“Sophie Ablett’s script and performance is thoughtful and charming”
If I’m being entirely honest, I didn’t really have high hopes for this show. A ‘one-woman spoken word and large-scale live-knitting’ sounded almost like a satire, and I was just grateful it would only last an hour.
But Sophie Ablett’s script and performance is thoughtful and charming and entirely surprising. Ablett was taught to knit by her mother, who was taught by her mother, and so on. It’s a way of showing love and care, and of keeping something of the family’s history alive. As Ablett stitches the various threads of her family into one garment, she talks us through journeys across Poland, France, Spain, Portugal, Belarus, finally landing in Liverpool. But there’s one face, in an old family photo, which has remained unknown to Sophie. So, she decides to pick up this thread and try to mend the hole left by this unidentified woman.
There are so many Holocaust narratives across so many mediums, sometimes it seems like shock value is necessary in order to get the message across. But Ablett delivers a powerful message, not via shocking details but in the lack thereof; in the silences created by a withholding of official information.
A simple tree made of yarn sits on a trunk of tangled rope in the background, and various coloured balls of yarn hang from the ceiling, ready to be unravelled and woven into an ever-growing shawl. Such a simple design (Beth Colley) could have been catastrophic, but Ablett is a natural storyteller, and as she sways from side to side on the balls of her feet in order to knit this giant family tapestry, she fills the stage with her quiet good nature.
There’s nothing fancy about this production. Ablett, as directed by Mamoru Takano, is barefoot, in black leggings and a jumper. And though the spoken-word script gives an undulating rhythm to the story, Ablett’s delivery is conversational and understated. Nonetheless, it’s a compelling story, made all the more so by its unusual yet endearing presentation.
“even the most prudish will find themselves revelling in the show’s risqué holiday showcase”
Pecsmas is the Pecs Drag Kings’ new festive show following the incredible success of their theatrical cabaret SEX SEX MEN MEN earlier this year. Directed by Celine Lowenthal and produced by Ellen Spence and Daisy Hale, Pecsmas is a queer Christmas show like no other. Four of the group’s Kings take to the stage along with a different special guest performer each night to deliver a tantalisingly sexy show that challenges toxic masculinity while maintaining comedy at its core.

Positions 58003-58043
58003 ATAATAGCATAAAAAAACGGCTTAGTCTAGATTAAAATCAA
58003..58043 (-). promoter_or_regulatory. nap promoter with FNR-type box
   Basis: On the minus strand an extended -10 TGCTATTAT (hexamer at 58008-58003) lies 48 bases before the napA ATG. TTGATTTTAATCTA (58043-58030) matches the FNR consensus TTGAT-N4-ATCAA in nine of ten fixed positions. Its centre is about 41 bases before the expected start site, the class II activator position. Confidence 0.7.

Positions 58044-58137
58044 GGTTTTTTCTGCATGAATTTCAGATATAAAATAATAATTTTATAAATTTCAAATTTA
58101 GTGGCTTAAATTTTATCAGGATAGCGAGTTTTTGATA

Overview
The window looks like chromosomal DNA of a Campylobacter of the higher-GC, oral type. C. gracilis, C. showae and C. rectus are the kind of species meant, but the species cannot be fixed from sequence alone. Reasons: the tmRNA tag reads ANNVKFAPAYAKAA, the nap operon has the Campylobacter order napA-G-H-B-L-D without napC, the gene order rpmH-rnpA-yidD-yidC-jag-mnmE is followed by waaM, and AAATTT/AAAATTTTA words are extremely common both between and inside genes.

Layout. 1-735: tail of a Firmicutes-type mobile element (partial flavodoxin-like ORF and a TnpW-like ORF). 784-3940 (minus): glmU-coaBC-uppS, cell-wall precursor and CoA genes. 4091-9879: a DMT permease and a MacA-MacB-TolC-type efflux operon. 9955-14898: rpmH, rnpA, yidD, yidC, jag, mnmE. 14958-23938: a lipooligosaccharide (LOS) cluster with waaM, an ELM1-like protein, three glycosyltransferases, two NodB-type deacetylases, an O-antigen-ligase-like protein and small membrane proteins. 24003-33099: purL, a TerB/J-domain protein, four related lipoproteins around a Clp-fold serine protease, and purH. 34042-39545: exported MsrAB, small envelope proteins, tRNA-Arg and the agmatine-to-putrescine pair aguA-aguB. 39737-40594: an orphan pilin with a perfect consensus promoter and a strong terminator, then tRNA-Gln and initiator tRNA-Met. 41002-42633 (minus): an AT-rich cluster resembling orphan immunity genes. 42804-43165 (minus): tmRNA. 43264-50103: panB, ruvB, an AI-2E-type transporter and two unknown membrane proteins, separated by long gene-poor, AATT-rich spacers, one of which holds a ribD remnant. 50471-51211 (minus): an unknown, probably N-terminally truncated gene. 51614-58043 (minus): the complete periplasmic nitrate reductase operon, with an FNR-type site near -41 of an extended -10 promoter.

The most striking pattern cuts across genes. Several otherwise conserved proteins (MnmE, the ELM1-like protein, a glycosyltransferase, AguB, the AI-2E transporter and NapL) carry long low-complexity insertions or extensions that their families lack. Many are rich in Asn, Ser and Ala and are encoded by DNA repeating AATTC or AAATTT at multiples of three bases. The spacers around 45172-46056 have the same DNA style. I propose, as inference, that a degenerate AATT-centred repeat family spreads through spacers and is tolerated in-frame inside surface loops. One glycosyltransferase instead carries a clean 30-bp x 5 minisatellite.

John Travulva (Jodie Mitchell), Thrustin Limbersnake (Lauren Steele), Scott Free (Rosie Potts) and Loose Willis (Katy Bulmer) are the stars of this fast-paced musical extravaganza. On 11 December, Afro-Latinx, non-binary drag king CHIYO also joined the Kings and performed an explosively raunchy striptease in which he started off wearing a suit adorned with a glittery ‘F**K BORIS’ and strutting around a briefcase that reads ‘Tory Tosser’.
The show opens with the Kings lip-syncing to East 17’s Stay Another Day before Travulva establishes himself as host and welcomes the audience. Adopting the name of Santa for the festivities, Travulva wears a red and white Santa robe and fake beard and does an excellent job engaging the crowd.
There are plenty of classic Christmas tunes. Free, wearing an Elvis wig and the King’s signature white suit, sings Blue Christmas and Limbersnake and Travulva close the show with a rendition of All I Want For Christmas Is You while dressed as polar bears (the pun on the gay slang term ‘bear’ very much intended). There is a rousing sing-a-long of a parody of Oh I Wish I Could Be Christmas Every Day – in this case, Oh I Wish That Every Christmas Could Be Gay – which is a great way to involve the audience.
Another iconic Christmas reference is a performance of the Plastics’ dance to Jingle Bell Rock from the movie Mean Girls. There is strong choreography (Lauren Steele) throughout the show and the cast do well to keep up with some pretty intense steps.
The show gets markedly more explicit in the second half. Limbersnake has perhaps the raciest dance of the night as he proclaims that he ‘loves being chunky’ before stripping down from his chef’s attire into a mankini while spraying whipped cream over his body. Willis also has a seductive number where he rolls around in a pile of trash dressed in an all green suit, wig and even dyed underarm hair to resemble the Grinch.
There are strong political themes that run throughout in part due to the upcoming election. From CHIYO’s performance to overt appeals to vote Labour, the Kings do not shy away from making their anger at the current establishment known. There is also a vague plot of Willis trying to discover why he is so unhappy in himself by visiting toxic masculinity past, present and future, and the Kings make sure to note that Christmas can be a difficult or sad time for many LGBT+ people as so much of the holiday revolves around seeing family.
The stage is fabulous though simple. Silver foil fringe curtains act as a backdrop and run along each side of the stage and four Christmas trees surrounded by presents decorate. The lighting (James Dawson) changes according to the mood and sultry reds and pinks are used for sexy numbers. There are few props (which Travulva jokes about) but this in no way hinders the performance.
Pecsmas is a thoroughly unique Christmas spectacular. The King’s confidence and presence on stage can only be admired and even the most prudish will find themselves revelling in the show’s risqué holiday showcase.